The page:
Mark Lennihan / AP
Superstorm Sandy debris is seen in the parking lot of Jacob Riis Park in the Rockaway section of Queens on Wednesday.
NEW YORK -- Last summer it was packed with beachgoers, a parking lot where New Yorkers stashed their cars, applied sunscreen and dragged lawn chairs, coolers and umbrellas across the blacktop toward the shore.
Today it's an enormous waste collection site half a mile long and a quarter-mile wide, piled high with debris from the flooding caused by Superstorm Sandy.
Though the flow of debris has slowed a little, the cleanup job is far from over.
New York City officials have determined that around 350 homes in the city are beyond salvation, including 80 in Breezy Point alone, said Fred Strickland, the resident engineer from the Army Corps of Engineers, which is helping the New York Department of Sanitation with the cleanup.
If all goes according to plan, the city will condemn the houses and demolish them, and Strickland's team will help haul away the rubble.
Twisted steel, waterlogged wood, broken furniture and countless mattresses already fill the parking lot that normally serves one of New York's most popular ocean beaches.
Hundreds of trucks come and go around the clock bringing material collected from the streets of the Far Rockaways and Breezy Point, where water from Sandy's storm surge tore apart homes and buildings. Residents are still digging out.
The temporary garbage dump at Jacob Riis Park in Queens is one of several sites around the city being used this way. The size of the dump reflects the enormity of the damage caused by the storm. The debris just keeps coming.
"Our mission is to clear the right of way -- sidewalk to sidewalk," said Strickland.
Strickland said his collectors are making constant rounds of the hardest-hit neighborhoods, going back for more debris as homeowners clean out flood-damaged homes.
Strickland expects his assignment, paid for by the Federal Emergency Management Agency, to take four months.
Residents of the Jersey Shore talk to Nightly News about surviving Hurricane Sandy as they search for pieces of their past amid the wreckage. NBC's Stephanie Gosk reports.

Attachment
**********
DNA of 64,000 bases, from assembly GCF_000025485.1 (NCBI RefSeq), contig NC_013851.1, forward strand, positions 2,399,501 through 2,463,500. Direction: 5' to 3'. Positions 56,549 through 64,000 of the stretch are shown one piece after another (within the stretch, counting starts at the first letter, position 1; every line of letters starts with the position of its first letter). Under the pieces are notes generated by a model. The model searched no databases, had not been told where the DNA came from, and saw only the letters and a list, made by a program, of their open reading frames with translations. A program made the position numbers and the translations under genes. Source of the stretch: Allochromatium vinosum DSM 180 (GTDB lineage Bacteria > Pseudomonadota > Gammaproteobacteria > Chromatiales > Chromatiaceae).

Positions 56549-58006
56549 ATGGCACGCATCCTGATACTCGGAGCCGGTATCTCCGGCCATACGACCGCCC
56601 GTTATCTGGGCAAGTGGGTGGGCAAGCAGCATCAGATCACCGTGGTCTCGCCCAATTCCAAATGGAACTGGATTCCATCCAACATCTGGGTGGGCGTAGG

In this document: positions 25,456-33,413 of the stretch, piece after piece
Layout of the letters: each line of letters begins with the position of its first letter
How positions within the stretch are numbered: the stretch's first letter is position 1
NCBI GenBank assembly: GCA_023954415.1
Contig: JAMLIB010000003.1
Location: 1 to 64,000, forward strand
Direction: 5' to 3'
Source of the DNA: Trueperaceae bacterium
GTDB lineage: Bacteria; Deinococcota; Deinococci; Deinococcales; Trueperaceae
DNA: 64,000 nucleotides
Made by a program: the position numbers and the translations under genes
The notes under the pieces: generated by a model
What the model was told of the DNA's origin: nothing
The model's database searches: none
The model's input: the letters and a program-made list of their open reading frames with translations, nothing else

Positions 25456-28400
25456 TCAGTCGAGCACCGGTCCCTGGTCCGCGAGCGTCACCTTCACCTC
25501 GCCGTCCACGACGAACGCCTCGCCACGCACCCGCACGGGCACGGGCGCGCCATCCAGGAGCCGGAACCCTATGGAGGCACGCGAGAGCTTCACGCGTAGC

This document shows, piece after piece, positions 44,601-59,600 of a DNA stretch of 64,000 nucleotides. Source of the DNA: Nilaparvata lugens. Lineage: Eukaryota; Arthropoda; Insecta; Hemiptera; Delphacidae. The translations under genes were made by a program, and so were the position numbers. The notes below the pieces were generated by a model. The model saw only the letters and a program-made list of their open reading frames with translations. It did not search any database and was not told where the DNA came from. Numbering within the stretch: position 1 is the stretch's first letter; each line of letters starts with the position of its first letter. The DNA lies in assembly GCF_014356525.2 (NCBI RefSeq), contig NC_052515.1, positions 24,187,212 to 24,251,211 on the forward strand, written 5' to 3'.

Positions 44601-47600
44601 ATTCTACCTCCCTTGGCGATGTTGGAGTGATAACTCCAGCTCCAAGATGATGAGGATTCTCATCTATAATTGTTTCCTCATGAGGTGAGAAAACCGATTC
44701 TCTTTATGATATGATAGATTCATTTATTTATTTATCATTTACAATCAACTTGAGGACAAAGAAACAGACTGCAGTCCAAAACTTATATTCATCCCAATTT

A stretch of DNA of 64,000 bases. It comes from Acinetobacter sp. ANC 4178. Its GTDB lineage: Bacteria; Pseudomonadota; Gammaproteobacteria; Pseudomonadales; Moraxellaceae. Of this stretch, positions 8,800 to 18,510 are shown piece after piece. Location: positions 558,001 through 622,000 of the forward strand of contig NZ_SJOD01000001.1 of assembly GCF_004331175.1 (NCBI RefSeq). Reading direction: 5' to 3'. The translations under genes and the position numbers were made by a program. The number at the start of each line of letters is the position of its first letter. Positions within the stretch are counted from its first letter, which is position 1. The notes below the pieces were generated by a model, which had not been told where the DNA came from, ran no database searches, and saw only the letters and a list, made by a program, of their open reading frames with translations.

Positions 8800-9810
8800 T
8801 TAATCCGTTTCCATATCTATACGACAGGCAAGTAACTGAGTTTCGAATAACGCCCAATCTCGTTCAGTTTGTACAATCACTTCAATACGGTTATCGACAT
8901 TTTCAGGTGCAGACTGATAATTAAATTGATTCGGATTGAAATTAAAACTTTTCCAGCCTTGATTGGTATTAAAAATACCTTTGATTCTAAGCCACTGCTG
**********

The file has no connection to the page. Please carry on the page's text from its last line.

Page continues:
"I'll probably get to see the ball drop in Times Square this year," said Strickland, who is from California.
Strickland works out of a high-tech trailer parked on the edge of the dump. Inside are maps of the New York area, tasks and reminders scribbled onto whiteboards, and several computers. He says by Saturday he expects to have a thousand vehicles and roughly four thousand people working on the cleanup.
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The debris hauled to the site by the Army Corps is being combed over by workers for the Environmental Protection Agency, then trucked over to Staten Island, put on a barge and floated up the Hudson river to a landfill near Albany.
At the site, the EPA workers don full-body suits and gas masks and then scramble through the piles of debris to pick out hazardous materials like aerosol cans and electrical appliances.
Other EPA workers test the air for a range of hazards including bacteria, viruses and fungal agents, hazardous fumes, and lead paint. Workers on the site are drawing on experiences from Hurricane Katrina and the devastating tornado that hit Joplin, Mo., over a year ago.
The Army Corps said it has hauled 4,500 tons to Jacob Riis already; the sanitation department, which is also using the site, said it has cycled through ten times that amount.
Surveillance video from the New York-New Jersey Port Authority shows water from Superstorm Sandy gushing into a subway station in hard-hit Hoboken, N.J.
Instead of sending debris upstate via barge, the sanitation department has been moving it to landfills out of state, including one in Pennsylvania. Citywide, the department said it has collected a quarter of a million tons of debris.
"It's historic, the amount of tonnage," said Joe Hickey, assistant sanitation chief at the department. He added that if the debris piles were to be lined up end to end they would stretch for two miles.
Once the debris is gone, Hickey said the sanitation department will bring in street sweepers and other machines to scrub away the last traces of the dump.
"When the Department of Sanitation gets done with this, if you didn't know already that this is used the way it's been used, you would never know," he said.
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